Regardless of the ‘enthusiasm gap’, though, it’s still important to vote. It’s important whether you’re voting for Obama, Romney or one of those other people that apparently exist (I kid because I care). Yes, in most states, the winner is pretty much predetermined. Yes, even of the many swing states, Ohio seems to be the single key to the whole shebang. Yes, a president could win the Electoral College and lose the popular vote (e.g. Bush v. Gore).
So why, if your name isn’t Bob Undecided-Voter from Cleveland (it’s German), should you vote?
First, no matter where you live, when they total the popular vote, yours counts. Why does that matter? Well, if you are, for instance, an Obama supporter, you want him to win both the Electoral College and the popular vote (this is true, of course, if you support Romney, but the likelihood of him winning the EC but losing the popular is considerably smaller). Nothing would give the opposition greater pleasure than to say, “Yeah, you won, but not with the support of the majority of the nation. We’ll gladly continue or obstructionist ways, claiming the ‘mandate.'”
Or as one political strategist put it: “It’s going to encourage more hyperpartisanship.”
No matter where you fall on the political spectrum, that’s not a good thing.
The other reason to vote is because your vote isn’t just for the president, it’s against the nakedly un-Democratic actions of states legislators across this country that have tried to restrict the vote in the name of protecting against ‘voter fraud’, fraud that simply doesn’t exist. And don’t think these sorts of restrictions were only popping up in the swing states. In the past two years, the vast majority of states have passed voting restrictions.
As partisan as I admittedly am (I’m not a Democrat, just a hyper-liberal), I do attempt to be fair when both parties are being stupid. But in this case, there is no question, the voting restrictions have been enacted predominantly by Republicans with a clear interest in disenfranchising voters who historically vote Democrat. Luckily, time after time, there have been people fighting these sickening efforts. But that hasn’t stopped some last minute efforts to suppress the vote.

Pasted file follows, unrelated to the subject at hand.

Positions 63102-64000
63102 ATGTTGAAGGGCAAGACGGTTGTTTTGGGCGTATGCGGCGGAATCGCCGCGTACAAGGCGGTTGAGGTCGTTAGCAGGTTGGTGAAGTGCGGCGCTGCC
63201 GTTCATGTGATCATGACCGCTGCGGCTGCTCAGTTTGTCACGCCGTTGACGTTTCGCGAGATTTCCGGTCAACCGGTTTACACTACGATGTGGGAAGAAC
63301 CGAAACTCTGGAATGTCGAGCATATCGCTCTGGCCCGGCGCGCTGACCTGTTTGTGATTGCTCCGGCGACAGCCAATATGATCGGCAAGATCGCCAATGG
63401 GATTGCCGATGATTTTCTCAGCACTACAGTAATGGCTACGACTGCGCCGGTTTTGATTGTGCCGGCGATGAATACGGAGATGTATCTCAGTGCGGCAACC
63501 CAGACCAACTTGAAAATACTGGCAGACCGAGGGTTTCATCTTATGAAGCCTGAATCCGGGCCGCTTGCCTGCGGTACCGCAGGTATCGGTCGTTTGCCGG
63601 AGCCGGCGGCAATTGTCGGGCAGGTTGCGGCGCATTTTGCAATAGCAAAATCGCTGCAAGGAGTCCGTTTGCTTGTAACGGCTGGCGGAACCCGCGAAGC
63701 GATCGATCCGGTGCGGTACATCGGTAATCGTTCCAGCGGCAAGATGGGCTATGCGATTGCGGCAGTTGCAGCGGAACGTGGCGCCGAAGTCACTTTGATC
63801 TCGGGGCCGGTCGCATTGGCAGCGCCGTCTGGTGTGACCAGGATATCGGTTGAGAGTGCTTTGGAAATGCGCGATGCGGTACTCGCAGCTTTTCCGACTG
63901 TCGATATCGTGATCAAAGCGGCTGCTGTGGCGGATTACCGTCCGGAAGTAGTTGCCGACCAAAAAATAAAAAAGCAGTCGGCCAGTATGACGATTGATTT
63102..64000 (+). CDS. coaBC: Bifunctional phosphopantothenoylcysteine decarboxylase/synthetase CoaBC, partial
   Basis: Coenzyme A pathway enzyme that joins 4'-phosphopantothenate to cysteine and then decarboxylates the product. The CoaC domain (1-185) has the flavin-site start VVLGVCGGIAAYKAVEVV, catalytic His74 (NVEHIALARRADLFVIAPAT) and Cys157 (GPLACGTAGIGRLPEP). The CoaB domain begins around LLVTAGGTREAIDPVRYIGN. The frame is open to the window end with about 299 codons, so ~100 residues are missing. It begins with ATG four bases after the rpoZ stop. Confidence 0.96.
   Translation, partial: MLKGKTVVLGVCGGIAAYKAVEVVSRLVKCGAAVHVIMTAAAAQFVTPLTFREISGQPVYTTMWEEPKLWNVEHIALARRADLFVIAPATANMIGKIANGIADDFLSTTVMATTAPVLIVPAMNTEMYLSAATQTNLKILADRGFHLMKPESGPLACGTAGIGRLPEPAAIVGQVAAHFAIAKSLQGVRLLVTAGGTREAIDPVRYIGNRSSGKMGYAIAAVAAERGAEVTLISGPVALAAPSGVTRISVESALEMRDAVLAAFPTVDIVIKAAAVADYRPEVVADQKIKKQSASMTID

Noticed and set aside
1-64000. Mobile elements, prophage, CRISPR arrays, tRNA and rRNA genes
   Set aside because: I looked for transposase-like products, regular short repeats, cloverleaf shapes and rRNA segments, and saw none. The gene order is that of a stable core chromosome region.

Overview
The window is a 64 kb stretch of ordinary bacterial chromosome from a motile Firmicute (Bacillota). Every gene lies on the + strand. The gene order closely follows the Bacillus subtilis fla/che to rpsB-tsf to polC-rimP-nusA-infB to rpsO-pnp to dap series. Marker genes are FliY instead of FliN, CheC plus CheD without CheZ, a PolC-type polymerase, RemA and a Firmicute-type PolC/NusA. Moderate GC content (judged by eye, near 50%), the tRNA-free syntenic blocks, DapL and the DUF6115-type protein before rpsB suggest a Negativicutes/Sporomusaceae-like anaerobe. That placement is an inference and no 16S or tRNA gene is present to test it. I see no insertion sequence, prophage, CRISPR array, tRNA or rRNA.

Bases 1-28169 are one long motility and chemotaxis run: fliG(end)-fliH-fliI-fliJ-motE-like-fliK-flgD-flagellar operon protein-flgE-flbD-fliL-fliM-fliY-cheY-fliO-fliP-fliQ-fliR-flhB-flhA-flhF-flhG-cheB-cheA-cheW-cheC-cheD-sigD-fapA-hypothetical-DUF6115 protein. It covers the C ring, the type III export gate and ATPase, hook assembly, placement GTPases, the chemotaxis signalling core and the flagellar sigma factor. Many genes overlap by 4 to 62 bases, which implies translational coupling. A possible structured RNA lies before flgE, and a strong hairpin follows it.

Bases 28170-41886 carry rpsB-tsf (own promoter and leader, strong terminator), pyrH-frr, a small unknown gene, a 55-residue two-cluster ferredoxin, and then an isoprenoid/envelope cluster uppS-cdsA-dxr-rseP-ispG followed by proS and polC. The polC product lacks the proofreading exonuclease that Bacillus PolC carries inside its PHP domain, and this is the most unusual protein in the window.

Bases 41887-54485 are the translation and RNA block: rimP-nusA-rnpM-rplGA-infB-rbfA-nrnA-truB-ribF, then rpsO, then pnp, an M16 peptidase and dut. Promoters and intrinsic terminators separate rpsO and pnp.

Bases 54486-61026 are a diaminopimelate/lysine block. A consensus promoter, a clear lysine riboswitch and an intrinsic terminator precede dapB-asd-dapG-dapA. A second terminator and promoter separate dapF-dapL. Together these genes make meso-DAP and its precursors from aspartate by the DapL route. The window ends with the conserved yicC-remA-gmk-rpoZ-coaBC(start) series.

We need to vote, no matter what state we live in, no matter who we’re voting for, because that’s the best way to undermine these cynical efforts to impede the rights of U.S. citizens. Ideally, the electorate would kick these legislators out of office the first chance they get, but that’s not likely to happen, at least not this election.
I don’t care if you like Barack Obama, Mitt Romney, Jill Stein or Ross Perot (remember that guy?), any attempt to suppress the voting rights of your fellow citizens should bother you. Yes, your guy might have a better chance of winning, but is that really the democracy you want? Is that what our soldiers fight for and what our forefathers risked their lives to create? We know it isn’t.
So, if you haven’t voted already, get to your polling place on Tuesday, and encourage your friends and family to vote as well. It’s a half hour of your day, at most.
Maybe your one vote won’t chance the outcome of the election, but it could change the course of the nation all the same.
And on election night 2012, that’s the win we can all celebrate, no matter who wins the presidency.
*Whether the Benghazi attacks are really all that big of a liability for Obama has yet to be truly seen. My guess: Not really.